San Lorenzo De El Escorial Attraction In Spain

At approximately 50 kilometers from Madrid, San Lorenzo de El Escorial is one of the most attractive tourist destinations in the Sierra de Guadarrama region. The Monastery and Real Sitio de San Lorenzo de El Escorial, named a UNESCO World Heritage Site in 1984, is its principal draw.

To honor his late father Charles V, Felipe II ordered the construction of the San Lorenzo de El Escorial Monastery in 1558 to serve as a family tomb and make up for the French battle that destroyed a nearby church dedicated to St. Lorenzo. Felipe II also wanted to solidify the Austrian throne in Spain.

The first stone was put on April 23, 1563, under the direction of Juan Bautista de Toledo. After his death in 1567, Juan de Herrera took over the project and put his own imprint on it, focusing more on the structure’s lines rather than the ornamentation that may otherwise detract from its aesthetic value.

Did you know Escorial is a massive complex of buildings?

The Escorial is a massive complex of buildings in central Spain’s San Lorenzo de El Escorial and one of the family tourist attractions in Spain, not far from Madrid. In terms of Renaissance architecture, it is the most significant. El Escorial’s construction began in 1563 and was completed in 1584. As a burial site for Charles V of the Holy Roman Empire, the edifice was also intended to be a monastery and a palace for King Philip II of the Holy Roman Empire.

Juan Bautista de Toledo, the building’s initial architect, based the ground plan on a gridiron pattern to honor the martyrdom of the building’s patron saint, San Lorenzo. Juan de Herrera took over the project after Toledo’s death. Although Sebastiano Serlio and Giacomo Barozzi da Vignola impacted Herrera’s work, the final product was distinctly Spanish. The four main floors of the complex, which is characterized by its angular lines, include huge towers at each corner. The buildings are arranged in a quadrangle and include:

There’s a church (1582), a monastery (1584), a royal palace (1584), and a college library (1584). (1592).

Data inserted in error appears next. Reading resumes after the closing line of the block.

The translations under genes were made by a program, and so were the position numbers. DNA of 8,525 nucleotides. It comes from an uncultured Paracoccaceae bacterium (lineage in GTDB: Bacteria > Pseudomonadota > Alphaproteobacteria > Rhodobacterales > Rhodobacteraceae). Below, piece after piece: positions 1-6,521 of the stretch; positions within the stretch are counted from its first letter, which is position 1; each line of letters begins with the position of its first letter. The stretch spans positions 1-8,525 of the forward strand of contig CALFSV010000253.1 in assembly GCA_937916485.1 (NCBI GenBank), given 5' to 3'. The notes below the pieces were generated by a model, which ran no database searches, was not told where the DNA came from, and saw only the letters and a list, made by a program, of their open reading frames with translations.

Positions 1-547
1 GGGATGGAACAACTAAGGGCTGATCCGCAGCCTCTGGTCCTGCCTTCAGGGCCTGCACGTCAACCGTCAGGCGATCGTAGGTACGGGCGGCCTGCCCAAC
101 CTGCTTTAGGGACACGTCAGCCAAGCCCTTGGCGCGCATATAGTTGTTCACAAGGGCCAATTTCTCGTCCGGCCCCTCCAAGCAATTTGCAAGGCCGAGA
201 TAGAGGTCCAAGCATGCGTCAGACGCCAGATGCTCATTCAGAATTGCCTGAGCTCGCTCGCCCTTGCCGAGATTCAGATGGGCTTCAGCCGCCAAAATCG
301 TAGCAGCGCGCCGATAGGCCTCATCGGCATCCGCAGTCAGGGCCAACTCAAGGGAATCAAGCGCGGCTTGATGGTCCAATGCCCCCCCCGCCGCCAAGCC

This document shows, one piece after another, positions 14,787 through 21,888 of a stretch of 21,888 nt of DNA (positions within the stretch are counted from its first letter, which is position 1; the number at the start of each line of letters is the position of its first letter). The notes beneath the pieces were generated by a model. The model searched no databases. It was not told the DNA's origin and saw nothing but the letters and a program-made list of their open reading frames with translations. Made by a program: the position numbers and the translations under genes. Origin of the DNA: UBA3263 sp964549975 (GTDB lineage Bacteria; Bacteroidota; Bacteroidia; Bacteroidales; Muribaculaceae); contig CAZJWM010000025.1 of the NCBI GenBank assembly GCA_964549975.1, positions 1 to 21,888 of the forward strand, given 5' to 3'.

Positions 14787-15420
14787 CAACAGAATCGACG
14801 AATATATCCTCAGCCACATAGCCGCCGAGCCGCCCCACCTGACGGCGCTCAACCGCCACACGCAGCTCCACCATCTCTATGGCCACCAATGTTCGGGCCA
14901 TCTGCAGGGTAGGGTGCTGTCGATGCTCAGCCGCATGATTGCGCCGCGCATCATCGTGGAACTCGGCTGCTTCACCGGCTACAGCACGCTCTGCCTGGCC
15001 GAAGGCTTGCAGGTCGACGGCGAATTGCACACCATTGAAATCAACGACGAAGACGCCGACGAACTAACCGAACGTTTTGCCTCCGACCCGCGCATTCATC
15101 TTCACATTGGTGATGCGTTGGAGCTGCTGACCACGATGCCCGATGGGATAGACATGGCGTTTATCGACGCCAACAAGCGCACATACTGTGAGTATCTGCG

Many well-known 16th and 17th century Spanish and Italian painters contributed to the interior design of the Escorial. There were some of the first paintings painted there by Pellegrino Tibaldi and Federico Zuccaro. El Greco, Luca Giordano, and Claudio Coello, among others, painted for the Escorial. The building has a significant collection of Renaissance and Baroque paintings presented by the Crown, among other treasures.

El Escorial’s interior design

El Escorial’s interior design was meticulously synchronized with the building’s exterior design in order to produce a seamless visual impact. Basilica’s six Old Testament kings sculptures and San Lorenzo’s solemn presence on the main façade set the stage for an impressive exhibition of saints and kings inside. A clear aesthetic justification exists for limiting individual artistic expression at the Escorial, even though Philip was a demanding customer. If the project’s triumphal unity had to be fully expressed, the decoration had to be in line with the building’s somber, unornamented classicism.

Despite the fact that the town of San Lorenzo de El Escorial can trace its ancestry back to the Reconquista of the 11th century and the subsequent resettlement of the central plateau. Philip II ordered the construction of the San Lorenzo de El Escorial Monastery on property newly bought by the royal court in Madrid in 1561, and the little agricultural and cattle farming community remained isolated for generations until then.

Workers who arrived in a rural village to build a cathedral ushered in the development of merchants and artisans, an increase in population, and the construction of a new town hall and homes for aristocratic visitors, among other things. Two centuries later, Charles III handed the royal seal of approval to Juan de Esteban and Juan de Villanueva’s architectural plan for the new town.

San Lorenzo de El Escorial went into disrepair after the Royal Court abandoned it as an official residence during the French invasion in 1808. It was only in the middle of the century that El Escorial’s commercial and cultural vigor began to return when a new railway network was built and the Crown properties were sold, giving the bourgeoisie an opportunity to acquire property for hotels and vacation villas.